Categories
Development Tech

Supercharging your development environment on Visual Studio Code

Like many developers out there, Visual Studio Code (VSCode) is now my go to editor for almost everything (with the exception for Android Studio (for Android) and IntelliJ IDEA (for Java)). I really like customising my VSCode, so that it is easier for me to develop on.


Shortcuts

There’s a lot of shortcuts that I use on a day to day basis within VSCode, the ones that I use the most include:

Shortcut (macOS)Description
⌘ (Command) + P Quick Find
⌘ (Command) + Shift + P Command Palette
^ (Control) + `Open Terminal
⌥ (Option) + Shift + (Up or Down arrow)Duplicate current line up or down
⌥ (Option) + (Up or Down)Move current line up or down

There’s a lot more shortcut keys that I use, but those are the most common ones. The VSCode team also has some awesome key binding posters that you can print out and stick near your desk (I used to print these out with macOS on one side and Windows on the other and stick it around the office).


User Settings

There’s some neat settings that I always loved being enabled within my VSCode User Settings (globally).

The first one is Format on Save, with this enabled VSCode automatically formats the file you are working on, it picks up ESLint, TSLint and Prettier configs which is pretty neat.

The second one is the Terminal Font Family, if you customised ZSH like me, the default terminal sometimes doesn’t know what font to render your icons in your terminal in and you’ll end up with question marks in boxes.

The last one is Enable Commit Signing, this automatically uses the -S for your commits, (use this if you use GPG signing for your git commits!) and integrates nicely with VSCode’s inbuilt Git feature.


Plugins

I always loved the customisability of VSCode with the community building many beautiful plugins (and language support!).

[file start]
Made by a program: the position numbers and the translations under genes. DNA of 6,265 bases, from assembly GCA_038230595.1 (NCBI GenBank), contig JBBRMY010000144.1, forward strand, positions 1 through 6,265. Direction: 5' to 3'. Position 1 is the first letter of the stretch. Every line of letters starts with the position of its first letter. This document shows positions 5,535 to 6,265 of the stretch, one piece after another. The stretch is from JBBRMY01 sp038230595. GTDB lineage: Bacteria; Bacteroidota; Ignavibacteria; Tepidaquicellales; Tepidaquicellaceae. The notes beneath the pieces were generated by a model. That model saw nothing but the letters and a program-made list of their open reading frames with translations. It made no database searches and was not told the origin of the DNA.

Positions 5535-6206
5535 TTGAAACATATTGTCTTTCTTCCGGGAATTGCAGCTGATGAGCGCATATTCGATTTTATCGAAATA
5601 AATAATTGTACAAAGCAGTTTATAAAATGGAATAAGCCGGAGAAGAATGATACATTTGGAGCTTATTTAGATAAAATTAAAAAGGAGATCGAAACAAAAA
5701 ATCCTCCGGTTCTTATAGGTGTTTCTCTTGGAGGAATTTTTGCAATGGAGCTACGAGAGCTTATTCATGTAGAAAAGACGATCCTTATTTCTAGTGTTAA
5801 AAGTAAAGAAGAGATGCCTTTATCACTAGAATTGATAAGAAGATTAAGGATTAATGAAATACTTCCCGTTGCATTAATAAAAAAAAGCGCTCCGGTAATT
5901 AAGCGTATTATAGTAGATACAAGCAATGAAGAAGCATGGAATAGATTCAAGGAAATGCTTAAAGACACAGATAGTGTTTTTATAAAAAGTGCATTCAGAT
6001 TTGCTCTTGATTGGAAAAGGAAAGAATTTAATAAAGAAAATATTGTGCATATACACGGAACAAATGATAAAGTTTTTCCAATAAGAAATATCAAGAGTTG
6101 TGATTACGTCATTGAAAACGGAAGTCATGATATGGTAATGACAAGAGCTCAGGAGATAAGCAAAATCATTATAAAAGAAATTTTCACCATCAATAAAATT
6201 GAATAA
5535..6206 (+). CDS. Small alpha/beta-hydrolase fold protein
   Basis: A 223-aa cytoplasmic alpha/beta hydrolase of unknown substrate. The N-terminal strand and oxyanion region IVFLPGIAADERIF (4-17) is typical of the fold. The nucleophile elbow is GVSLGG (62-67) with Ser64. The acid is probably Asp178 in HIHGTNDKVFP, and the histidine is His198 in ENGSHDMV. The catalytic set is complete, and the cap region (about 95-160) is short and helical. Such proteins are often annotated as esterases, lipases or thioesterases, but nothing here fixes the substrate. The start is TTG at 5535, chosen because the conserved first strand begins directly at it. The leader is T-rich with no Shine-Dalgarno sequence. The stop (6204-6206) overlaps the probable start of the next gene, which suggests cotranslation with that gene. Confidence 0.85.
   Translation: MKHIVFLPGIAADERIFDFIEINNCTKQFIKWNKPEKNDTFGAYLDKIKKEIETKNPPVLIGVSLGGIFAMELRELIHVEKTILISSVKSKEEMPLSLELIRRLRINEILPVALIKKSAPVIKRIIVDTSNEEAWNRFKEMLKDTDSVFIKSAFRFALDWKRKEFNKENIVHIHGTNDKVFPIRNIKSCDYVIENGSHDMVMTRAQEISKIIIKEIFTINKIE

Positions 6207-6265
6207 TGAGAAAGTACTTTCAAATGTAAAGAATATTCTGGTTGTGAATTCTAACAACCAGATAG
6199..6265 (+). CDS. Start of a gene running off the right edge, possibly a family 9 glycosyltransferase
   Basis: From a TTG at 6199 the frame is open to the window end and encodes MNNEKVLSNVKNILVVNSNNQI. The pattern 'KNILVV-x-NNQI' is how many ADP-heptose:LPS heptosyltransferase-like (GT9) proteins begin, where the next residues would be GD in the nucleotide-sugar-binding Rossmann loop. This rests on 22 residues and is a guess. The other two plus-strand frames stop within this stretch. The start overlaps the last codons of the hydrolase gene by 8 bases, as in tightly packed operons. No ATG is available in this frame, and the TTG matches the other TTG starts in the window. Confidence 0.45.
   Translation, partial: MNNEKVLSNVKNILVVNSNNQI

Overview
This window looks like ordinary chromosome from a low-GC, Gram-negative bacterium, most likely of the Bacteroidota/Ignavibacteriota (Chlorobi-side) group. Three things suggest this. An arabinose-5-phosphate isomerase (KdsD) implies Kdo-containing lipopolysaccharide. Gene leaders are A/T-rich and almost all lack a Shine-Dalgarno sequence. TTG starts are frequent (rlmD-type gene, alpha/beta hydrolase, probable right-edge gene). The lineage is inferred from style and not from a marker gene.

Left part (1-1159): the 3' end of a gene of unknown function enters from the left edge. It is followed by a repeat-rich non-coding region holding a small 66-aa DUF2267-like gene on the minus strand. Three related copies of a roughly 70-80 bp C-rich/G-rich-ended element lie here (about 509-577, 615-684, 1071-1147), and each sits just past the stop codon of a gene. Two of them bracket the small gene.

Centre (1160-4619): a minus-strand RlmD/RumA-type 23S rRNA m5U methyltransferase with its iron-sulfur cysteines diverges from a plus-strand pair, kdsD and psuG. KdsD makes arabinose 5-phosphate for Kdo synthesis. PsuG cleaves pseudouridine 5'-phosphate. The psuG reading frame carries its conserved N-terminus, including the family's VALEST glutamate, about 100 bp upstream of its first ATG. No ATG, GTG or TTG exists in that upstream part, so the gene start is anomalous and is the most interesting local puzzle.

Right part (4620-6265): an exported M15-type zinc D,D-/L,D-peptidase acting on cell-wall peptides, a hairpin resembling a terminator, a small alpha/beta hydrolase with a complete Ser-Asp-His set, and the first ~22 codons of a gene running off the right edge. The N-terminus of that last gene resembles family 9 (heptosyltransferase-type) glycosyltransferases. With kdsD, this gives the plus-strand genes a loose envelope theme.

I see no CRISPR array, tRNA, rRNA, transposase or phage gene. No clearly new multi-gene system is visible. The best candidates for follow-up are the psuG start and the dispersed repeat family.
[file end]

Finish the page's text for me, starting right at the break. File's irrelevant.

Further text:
Excluding language based plugins such as C/C++, Dart, Python, etc. I usually add themes, formatters, and other tools that I use.

Development Based

These plugins help me with my day-to-day use.

PluginDescription
GitLensGitLens gives you the ability to see the history of the file, in addition to files. Also can use git blame more easily too! 🙈
PolacodeShare your code by sending awesome screenshots!

Themes that I love using include Halcyon and One Dark Pro


There’s a lot more tips and tricks that I use for my VSCode, but they’re not really for everyone.

Thanks for reading this!

Categories
Tech

Making your terminal more awesome

I use my terminal 90-100% of the time whenever I’m on my MacBook Pro and like many other developers I really like customising my terminal so that it helps me with my workflow.

I started using ZSH before Apple released it as the default shell in macOS Catalina, alongside with iTerm2. This combination was mainly done with Oh-My-ZSH and iTerm2. Recently I discovered PowerLevel10k which basically does the same thing as powerlevel9k but waaaaaaayyyy faster.

So here’s a guide on how to set it up


Step 1. Installing oh-my-zsh and iTerm2.

This step is fairly straight forward simply following the instructions at Oh-my-Zsh and you can install it, or you can just copy the install script below (installs via curl)

sh -c "$(curl -fsSL https://raw.githubusercontent.com/ohmyzsh/ohmyzsh/master/tools/install.sh)"

iTerm2 is more straightforward, simply visit the website and just drag-n-drop it into your applications folder.

Now you can install powerlevel10k, simply visit the site: https://github.com/romkatv/powerlevel10k#oh-my-zsh

Now follow the prompts and you should have a new and awesome tool!